Where can you meet the civilisation of death eye to eye? Of course – at the Dead Sea! It is there, in Qumran, where in 1947-1956 several ancient documents were found, shedding a different light at Jesus and bringing church
officials to the verge of fury. It is there that the Biblical Sodom and Gomorrah were located, destroyed by God – according to one of interpretations – for the „sin” of homosexuality. Destroyed ineffectively – as one may conclude from the numbers of happy homos all around the world.
It is there where Alexander the Great resided with his army – Alexander, known both from his bravado at battlefield and from homosexual needs in bed. And finally, it is there, at the Dead Sea, that the Hashemite Kingdom of
Jordan is located – an unusual Muslim country whose king speaks better English than Arabic and whose gays can exist reasonably peacefully – as long as they exist under cover.
Having bought our tickets to Jordan and applied successfully for days off at work, we started searching for homo traces in Jordanian Internet. This is how we found a blog of a gay from Irbid. The first e-mail to him was sent without much hope for a reply – a year before we tried to contact gays from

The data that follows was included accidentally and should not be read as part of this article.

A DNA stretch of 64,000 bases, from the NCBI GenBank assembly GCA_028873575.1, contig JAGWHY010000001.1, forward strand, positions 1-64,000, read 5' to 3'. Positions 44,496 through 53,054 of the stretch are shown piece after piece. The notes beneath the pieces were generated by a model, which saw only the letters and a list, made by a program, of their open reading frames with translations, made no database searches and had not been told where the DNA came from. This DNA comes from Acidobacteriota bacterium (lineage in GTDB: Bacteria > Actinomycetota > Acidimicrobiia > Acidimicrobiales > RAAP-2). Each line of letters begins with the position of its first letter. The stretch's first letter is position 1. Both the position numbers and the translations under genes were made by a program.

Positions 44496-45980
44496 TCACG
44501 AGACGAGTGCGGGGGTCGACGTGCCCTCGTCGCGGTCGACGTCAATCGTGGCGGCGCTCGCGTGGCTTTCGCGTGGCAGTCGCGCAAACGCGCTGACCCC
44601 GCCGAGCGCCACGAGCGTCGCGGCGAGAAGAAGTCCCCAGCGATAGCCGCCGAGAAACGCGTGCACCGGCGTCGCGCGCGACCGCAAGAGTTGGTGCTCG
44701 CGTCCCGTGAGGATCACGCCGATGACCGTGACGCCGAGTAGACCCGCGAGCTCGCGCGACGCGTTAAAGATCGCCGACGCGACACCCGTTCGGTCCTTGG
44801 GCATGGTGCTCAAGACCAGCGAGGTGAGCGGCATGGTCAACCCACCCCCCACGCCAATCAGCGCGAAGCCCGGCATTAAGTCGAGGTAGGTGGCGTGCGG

Egypt in the same way, without much success. This time, however, the reply came quickly. Mohammed – as this is the first name of our friend – studies in Irbid and is 25 years old. He knows where Poland lies and what Solidarity was, and even recognises who the Kaczynski twins are (a horror!). We specify he
details of our meeting in Amman by e-mail.
Our way to Jordan leads from Egypt alongside the coastline of the Gulf of Aquaba. We leave Egypt in Taba and enter Israel for several hours. These are the least pleasant moments of our trip, as Israel makes no excuses with
tourists at border crossings and spares them no stress. Young female customs officers at the age of Britney Spears search through our luggage, and young boys with Kalashnikovs in their hands treat us as potential terrorists. When the customs procedure seems finished, the customs officer finds a Syrian stamp in one tourist’s passport and problems appear. We wait two hours for data to be checked. Ongoing telephones to Tel Aviv. Finally, we have the permit to cross the border, we drive around a dozen kilometres – and enter Jordan, this time without much difficulties.
We are greeted by burnt, desert mountains. It is desert and mountains that the Kingdom of Jordan consists in majority of. Only the north-western part of the country has favourable conditions for agriculture and settlement and it is there that the capital city of Jordan, Amman, is located.